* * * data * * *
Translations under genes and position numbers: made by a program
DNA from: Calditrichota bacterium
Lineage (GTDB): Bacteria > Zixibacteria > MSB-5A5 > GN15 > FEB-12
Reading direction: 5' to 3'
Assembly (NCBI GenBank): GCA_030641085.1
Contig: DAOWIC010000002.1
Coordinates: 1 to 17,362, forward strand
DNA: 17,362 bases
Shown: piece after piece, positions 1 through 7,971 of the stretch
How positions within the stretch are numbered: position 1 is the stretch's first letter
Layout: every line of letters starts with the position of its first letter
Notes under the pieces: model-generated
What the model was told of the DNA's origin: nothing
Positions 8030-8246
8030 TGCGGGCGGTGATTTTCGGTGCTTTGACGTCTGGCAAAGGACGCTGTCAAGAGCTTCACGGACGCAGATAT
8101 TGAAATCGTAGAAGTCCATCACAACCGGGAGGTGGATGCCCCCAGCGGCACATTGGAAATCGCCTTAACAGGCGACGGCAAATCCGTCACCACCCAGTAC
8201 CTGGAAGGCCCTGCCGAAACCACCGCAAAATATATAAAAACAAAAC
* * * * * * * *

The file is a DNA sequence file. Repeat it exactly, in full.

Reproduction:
Translations under genes and position numbers: made by a program
DNA from: Calditrichota bacterium
Lineage (GTDB): Bacteria > Zixibacteria > MSB-5A5 > GN15 > FEB-12
Reading direction: 5' to 3'
Assembly (NCBI GenBank): GCA_030641085.1
Contig: DAOWIC010000002.1
Coordinates: 1 to 17,362, forward strand
DNA: 17,362 bases
Shown: piece after piece, positions 1 through 7,971 of the stretch
How positions within the stretch are numbered: position 1 is the stretch's first letter
Layout: every line of letters starts with the position of its first letter
Notes under the pieces: model-generated
What the model was told of the DNA's origin: nothing
Positions 8030-8246
8030 TGCGGGCGGTGATTTTCGGTGCTTTGACGTCTGGCAAAGGACGCTGTCAAGAGCTTCACGGACGCAGATAT
8101 TGAAATCGTAGAAGTCCATCACAACCGGGAGGTGGATGCCCCCAGCGGCACATTGGAAATCGCCTTAACAGGCGACGGCAAATCCGTCACCACCCAGTAC
8201 CTGGAAGGCCCTGCCGAAACCACCGCAAAATATATAAAAACAAAAC